In one of her October posts, entitled The nature of woven cloth, Jude wrote:
"The basic understanding of your materials is crucial in developing the character and individual style of your craft and the satisfaction that comes with that...."
For folks like myself, just beginning to translate into cloth, this is a fine piece of wisdom. Because, not everything works! And that kind of understanding only comes through experience, trial and error, [and in my case, some pretty steep learning curves!]
This morning I finished the embroidered pillow that I've been working on for the past few weeks. Hurrah!
It's far from perfect! But I did my best, learnt alot, and will be moving on shortly. Before I do that though, I'll share a couple of simple little things that I learnt - or was reminded of - along the way with this piece [although not illustrated by the greatest images!]
The importance of trying to make even-lengthed stitches, particulary when filling in geometric patterns.
Blanket stitch twists the thread as you stitch. The finer the thread, [in this case I used a regular black cotton thread to hand piece the central panel to the border] the more it twists. This makes for a lot of knotting when you try to pull the thread through to the back!
White embroidery transfer paper does NOT vanish when made damp, after a while!
Kantha stitching, on some cloths, acts like elastic smocking. Instead of just adding a pleasing surface texture to the cloth, it gathers the cloth and pulls it out of shape. I started to do a running kantha over the borders of this piece, but ended up unpicking all of it because it just warped the cloth too much, even though it was stitched even and loosely.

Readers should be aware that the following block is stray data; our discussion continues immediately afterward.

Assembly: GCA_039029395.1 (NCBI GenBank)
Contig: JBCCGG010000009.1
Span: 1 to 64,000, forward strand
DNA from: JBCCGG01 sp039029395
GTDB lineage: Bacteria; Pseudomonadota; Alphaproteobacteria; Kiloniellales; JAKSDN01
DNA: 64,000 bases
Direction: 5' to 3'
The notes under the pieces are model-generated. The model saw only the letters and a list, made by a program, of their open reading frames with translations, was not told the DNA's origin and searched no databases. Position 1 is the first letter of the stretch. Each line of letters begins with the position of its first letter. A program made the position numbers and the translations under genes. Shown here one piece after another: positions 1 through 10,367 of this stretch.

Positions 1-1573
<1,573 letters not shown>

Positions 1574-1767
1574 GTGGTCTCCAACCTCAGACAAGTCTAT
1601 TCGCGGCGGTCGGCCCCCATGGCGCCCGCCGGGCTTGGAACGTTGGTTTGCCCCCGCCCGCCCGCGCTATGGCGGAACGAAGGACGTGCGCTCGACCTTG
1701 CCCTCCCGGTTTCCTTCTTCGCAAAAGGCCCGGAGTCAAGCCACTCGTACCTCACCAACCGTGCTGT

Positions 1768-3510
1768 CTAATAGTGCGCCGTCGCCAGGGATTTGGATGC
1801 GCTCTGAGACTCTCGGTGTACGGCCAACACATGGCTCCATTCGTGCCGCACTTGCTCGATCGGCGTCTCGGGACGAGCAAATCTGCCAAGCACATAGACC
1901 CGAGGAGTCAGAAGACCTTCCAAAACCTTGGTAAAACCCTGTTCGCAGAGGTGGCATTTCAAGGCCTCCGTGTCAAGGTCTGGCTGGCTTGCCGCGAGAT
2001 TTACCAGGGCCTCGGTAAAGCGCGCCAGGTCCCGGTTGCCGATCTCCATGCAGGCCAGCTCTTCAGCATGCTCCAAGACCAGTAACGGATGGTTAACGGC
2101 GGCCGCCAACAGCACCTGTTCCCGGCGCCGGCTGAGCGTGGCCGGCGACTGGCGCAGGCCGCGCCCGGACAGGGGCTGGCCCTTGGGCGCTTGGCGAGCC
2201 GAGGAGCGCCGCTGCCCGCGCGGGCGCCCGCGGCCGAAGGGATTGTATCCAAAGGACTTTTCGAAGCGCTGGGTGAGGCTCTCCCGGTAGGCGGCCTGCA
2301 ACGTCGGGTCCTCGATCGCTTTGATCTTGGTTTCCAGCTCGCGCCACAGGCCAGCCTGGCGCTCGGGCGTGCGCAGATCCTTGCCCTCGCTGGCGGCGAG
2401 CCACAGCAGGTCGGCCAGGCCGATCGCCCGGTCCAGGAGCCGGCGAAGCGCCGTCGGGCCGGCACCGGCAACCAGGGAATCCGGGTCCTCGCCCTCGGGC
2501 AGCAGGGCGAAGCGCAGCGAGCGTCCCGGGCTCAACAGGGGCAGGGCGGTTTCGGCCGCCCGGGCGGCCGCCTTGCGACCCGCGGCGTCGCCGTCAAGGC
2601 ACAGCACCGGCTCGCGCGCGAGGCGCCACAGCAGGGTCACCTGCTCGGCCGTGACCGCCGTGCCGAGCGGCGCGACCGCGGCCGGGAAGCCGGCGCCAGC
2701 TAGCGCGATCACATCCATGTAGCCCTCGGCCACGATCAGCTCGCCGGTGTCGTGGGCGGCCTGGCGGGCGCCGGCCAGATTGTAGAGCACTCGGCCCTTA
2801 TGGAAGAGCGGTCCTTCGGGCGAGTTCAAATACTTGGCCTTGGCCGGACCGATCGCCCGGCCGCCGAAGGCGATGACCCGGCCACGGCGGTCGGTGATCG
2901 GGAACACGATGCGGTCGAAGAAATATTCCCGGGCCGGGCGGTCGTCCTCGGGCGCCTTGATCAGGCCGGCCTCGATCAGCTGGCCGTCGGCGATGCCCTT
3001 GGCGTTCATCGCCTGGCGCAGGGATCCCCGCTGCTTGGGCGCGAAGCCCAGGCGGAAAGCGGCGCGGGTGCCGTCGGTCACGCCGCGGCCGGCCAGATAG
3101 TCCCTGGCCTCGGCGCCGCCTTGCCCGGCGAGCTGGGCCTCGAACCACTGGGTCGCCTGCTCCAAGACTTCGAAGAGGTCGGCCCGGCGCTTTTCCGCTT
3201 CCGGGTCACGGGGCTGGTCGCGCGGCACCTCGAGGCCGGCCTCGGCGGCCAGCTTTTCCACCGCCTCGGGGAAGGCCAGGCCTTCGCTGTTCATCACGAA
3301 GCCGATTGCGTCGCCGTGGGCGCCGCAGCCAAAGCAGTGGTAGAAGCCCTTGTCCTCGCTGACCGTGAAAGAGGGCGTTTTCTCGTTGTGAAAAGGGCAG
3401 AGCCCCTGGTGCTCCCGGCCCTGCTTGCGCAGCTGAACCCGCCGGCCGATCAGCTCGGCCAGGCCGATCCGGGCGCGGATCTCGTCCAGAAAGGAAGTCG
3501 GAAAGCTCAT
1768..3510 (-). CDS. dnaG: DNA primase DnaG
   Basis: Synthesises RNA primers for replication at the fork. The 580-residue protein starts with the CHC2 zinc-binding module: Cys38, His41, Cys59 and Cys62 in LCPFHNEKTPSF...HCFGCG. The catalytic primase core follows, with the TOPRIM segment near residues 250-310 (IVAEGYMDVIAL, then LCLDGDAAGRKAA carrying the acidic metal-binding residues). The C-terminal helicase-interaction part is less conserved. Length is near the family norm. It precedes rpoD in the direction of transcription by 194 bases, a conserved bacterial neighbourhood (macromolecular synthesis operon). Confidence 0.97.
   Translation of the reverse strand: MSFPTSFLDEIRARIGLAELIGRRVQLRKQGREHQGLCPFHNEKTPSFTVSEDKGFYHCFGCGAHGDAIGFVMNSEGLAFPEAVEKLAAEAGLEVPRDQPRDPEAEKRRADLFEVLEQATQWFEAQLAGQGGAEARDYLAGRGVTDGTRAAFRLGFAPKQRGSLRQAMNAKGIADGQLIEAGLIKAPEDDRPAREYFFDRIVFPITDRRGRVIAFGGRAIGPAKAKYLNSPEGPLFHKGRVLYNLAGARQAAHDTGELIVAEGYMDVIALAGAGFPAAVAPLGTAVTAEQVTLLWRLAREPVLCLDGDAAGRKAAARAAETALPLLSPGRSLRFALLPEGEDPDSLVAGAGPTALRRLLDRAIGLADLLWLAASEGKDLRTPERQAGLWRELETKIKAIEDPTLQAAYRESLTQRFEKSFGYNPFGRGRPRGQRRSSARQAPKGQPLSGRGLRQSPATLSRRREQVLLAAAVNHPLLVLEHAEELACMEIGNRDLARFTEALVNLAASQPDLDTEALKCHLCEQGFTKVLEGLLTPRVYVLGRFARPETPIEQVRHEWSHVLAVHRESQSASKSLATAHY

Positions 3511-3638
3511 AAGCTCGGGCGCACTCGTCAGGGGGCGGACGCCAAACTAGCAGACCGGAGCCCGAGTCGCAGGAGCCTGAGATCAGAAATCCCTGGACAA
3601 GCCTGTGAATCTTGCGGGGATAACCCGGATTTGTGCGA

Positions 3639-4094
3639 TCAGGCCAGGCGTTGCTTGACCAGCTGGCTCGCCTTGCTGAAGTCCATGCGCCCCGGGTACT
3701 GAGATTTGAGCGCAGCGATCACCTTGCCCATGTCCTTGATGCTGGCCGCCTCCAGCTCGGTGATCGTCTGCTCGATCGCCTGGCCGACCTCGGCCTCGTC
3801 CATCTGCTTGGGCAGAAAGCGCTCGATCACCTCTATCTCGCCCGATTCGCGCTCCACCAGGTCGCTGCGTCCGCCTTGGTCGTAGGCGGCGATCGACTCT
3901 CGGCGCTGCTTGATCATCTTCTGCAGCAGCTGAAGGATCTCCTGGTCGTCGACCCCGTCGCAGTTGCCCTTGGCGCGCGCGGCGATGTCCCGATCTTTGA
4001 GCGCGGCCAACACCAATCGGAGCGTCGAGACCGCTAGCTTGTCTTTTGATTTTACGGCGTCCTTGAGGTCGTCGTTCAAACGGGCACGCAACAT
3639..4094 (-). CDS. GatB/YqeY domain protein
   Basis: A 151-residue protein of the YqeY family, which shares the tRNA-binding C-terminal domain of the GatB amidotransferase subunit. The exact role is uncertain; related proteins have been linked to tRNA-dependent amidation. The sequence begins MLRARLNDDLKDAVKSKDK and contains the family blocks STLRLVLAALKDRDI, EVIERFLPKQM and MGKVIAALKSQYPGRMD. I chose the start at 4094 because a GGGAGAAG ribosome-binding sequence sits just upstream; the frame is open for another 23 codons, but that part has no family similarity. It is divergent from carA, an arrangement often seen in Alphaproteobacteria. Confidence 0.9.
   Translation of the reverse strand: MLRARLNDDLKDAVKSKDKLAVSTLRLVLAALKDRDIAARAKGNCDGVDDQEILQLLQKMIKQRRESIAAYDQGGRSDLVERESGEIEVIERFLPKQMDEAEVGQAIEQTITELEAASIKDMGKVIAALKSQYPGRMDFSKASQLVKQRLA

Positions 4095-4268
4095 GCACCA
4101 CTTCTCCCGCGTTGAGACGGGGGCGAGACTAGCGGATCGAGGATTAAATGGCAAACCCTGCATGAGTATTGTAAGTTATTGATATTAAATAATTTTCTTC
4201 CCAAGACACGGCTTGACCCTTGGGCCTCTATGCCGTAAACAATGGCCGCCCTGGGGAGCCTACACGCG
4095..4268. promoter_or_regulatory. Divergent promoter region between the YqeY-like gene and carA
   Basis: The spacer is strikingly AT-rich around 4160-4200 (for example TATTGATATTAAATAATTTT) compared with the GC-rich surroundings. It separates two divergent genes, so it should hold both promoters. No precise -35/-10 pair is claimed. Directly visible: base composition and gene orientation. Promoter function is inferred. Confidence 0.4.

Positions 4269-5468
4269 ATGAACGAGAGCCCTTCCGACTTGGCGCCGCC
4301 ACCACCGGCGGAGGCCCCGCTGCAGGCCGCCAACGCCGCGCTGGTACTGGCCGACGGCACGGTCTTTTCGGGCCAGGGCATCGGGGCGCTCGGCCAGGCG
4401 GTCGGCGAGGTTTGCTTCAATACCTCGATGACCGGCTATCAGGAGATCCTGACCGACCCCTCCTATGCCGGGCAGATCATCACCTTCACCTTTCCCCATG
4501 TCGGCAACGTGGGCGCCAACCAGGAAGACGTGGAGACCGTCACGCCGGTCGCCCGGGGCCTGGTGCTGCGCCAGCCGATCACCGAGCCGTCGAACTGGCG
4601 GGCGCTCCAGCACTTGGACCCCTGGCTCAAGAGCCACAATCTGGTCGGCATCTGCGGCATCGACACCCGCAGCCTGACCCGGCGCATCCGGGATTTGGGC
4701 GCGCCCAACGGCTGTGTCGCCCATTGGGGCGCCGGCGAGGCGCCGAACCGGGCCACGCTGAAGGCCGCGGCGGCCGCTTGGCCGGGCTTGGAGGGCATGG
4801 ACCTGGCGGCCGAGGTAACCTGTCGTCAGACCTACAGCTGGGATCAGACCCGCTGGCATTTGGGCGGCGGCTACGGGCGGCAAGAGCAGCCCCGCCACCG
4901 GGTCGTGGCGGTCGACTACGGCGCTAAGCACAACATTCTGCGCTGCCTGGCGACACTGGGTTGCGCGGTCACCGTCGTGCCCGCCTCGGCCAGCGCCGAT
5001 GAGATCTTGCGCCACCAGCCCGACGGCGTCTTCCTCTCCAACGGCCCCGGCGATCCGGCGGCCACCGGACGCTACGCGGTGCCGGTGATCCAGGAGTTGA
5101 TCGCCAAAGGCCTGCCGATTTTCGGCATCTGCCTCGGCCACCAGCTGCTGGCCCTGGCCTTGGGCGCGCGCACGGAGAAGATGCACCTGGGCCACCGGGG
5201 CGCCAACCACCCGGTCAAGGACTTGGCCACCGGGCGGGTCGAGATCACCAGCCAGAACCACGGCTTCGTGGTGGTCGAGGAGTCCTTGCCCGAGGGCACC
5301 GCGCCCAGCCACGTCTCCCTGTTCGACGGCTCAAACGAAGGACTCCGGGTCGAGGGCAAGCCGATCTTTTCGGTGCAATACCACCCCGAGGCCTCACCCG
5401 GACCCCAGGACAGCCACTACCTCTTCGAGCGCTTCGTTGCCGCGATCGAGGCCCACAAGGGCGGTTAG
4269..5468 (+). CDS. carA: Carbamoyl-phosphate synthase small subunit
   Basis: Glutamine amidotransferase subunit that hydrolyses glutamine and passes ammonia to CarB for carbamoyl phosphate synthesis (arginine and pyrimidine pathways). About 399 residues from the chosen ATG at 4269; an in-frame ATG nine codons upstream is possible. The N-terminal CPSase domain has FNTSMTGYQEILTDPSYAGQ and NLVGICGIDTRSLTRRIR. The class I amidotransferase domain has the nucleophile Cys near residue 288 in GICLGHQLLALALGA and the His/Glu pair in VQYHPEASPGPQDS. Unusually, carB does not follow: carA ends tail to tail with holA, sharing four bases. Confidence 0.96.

This is the finished center panel before being pressed. I was reminded that I least like the part of construction! Hence, the appeal of moving into scarf design!
And here is the finished item [momentarily stuffed with some kapok to give me some idea of how it will look when it finally gets a pillow inside it]. Wish I had some fancy piece of furniture to model it on, instead of the cream-colored plastic patio chairs that we have at the farm these days [the nicer wooden chairs are in the house in town].
Kellie, forgive me! ;)
I'm hoping that the next time this piece gets featured here, it will be sitting pretty on the sofa that it was intended for. That should be the week after next, as I have an upcoming business trip to Florida. YIPEE! A brief escape and a few hours of in-flight time to work on whatever I plan to do next!
Hope everyone's having a great weekend :)